Acala is on the Rio Grande and State Highway 20, thirty-four miles northwest of Sierra Blanca near the Southern Pacific tracks in southwestern Hudspeth County. It was founded before 1925, when a post office was established with Mrs. Julia A. Vaughn as postmistress. In 1927 Acala had a population of fifty; two years later that figure had doubled. By the mid-1930s, however, the population had fallen to an estimated ten. It increased gradually over the next three decades, from an estimated seventy-five in the late 1930s to ninety in the late 1940s and 100 in the late 1950s. Subsequently, however, it fell again; in the late 1960s it was estimated at fifty and in the early 1970s at twenty-five, where it remained in 1990 and 2000. Acala was named for the long-staple cotton of Mexican origin grown in the area; it is the site of numerous canals and wells dug for irrigation.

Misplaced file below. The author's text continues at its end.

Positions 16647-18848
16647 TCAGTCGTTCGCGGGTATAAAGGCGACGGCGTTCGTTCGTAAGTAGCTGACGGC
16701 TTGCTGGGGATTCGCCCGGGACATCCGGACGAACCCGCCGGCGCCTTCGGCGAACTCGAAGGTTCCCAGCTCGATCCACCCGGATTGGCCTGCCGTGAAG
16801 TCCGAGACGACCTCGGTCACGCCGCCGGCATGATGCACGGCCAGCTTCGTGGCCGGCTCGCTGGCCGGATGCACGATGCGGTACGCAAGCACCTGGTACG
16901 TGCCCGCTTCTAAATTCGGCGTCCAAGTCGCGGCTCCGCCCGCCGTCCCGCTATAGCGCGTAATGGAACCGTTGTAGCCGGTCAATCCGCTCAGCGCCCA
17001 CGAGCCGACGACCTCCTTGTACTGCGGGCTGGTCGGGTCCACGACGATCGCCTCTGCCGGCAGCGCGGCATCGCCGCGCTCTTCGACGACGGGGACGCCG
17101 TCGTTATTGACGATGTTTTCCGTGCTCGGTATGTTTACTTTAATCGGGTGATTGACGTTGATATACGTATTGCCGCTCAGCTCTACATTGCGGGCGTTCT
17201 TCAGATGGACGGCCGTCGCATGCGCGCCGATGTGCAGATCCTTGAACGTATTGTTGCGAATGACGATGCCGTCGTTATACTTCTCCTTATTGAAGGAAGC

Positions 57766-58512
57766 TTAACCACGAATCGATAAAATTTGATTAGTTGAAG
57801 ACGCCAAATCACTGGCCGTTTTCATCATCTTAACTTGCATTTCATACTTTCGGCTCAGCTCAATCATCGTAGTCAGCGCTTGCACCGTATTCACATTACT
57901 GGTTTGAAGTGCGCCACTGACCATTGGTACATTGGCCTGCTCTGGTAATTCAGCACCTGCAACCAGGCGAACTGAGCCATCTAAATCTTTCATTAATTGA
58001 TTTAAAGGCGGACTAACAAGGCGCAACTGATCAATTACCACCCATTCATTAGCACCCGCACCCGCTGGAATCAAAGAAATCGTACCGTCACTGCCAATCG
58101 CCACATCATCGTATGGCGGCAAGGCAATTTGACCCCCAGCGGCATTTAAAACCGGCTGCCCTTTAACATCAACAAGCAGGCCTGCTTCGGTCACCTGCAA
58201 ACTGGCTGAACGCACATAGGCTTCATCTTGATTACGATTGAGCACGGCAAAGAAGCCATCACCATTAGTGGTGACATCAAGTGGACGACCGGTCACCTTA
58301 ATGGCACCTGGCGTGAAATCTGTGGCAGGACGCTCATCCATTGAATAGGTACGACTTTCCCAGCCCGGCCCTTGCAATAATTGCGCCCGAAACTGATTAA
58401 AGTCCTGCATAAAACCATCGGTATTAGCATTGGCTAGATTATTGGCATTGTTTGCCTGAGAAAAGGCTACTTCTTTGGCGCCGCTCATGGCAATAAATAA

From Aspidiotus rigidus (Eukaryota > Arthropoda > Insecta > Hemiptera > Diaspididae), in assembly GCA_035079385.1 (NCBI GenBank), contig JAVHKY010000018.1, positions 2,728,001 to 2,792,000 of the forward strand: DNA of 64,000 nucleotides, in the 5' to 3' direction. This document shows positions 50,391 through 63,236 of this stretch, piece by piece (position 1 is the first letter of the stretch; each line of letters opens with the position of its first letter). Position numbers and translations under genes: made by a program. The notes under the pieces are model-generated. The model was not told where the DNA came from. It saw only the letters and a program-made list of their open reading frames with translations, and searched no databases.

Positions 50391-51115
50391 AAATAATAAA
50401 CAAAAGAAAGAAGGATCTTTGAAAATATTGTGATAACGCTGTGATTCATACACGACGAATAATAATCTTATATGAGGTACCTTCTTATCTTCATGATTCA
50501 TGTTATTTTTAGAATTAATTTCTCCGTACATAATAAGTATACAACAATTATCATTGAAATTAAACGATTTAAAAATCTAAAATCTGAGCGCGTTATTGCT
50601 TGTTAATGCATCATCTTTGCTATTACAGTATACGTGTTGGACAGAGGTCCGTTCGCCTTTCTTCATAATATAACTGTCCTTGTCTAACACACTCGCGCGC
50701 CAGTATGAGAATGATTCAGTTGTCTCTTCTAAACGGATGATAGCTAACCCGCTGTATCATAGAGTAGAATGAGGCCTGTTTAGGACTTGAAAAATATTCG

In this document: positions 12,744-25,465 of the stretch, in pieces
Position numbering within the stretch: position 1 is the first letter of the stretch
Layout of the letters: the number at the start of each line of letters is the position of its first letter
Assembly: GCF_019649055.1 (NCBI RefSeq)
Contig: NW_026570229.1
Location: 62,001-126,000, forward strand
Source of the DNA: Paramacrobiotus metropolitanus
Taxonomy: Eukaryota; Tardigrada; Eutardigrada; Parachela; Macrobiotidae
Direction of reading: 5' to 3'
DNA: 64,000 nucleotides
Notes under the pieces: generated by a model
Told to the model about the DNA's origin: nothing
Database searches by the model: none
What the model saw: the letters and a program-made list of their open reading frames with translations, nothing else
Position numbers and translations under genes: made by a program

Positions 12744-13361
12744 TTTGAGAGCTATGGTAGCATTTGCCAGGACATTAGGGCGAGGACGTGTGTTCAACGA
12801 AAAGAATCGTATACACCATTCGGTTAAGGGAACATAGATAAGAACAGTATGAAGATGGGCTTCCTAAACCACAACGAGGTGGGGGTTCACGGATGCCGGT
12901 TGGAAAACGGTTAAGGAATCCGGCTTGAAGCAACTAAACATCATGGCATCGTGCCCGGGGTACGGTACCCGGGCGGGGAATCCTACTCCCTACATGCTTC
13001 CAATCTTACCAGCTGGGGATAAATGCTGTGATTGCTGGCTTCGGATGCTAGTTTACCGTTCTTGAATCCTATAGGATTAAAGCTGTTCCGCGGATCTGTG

Adapted from the official Handbook of Texas, a state encyclopedia developed by the Texas State Historical Association (TSHA). It is an authoritative source of trusted historical records.
Martin Donell Kohout | © Texas State Historical Association
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|11||2020||United States Census Bureau|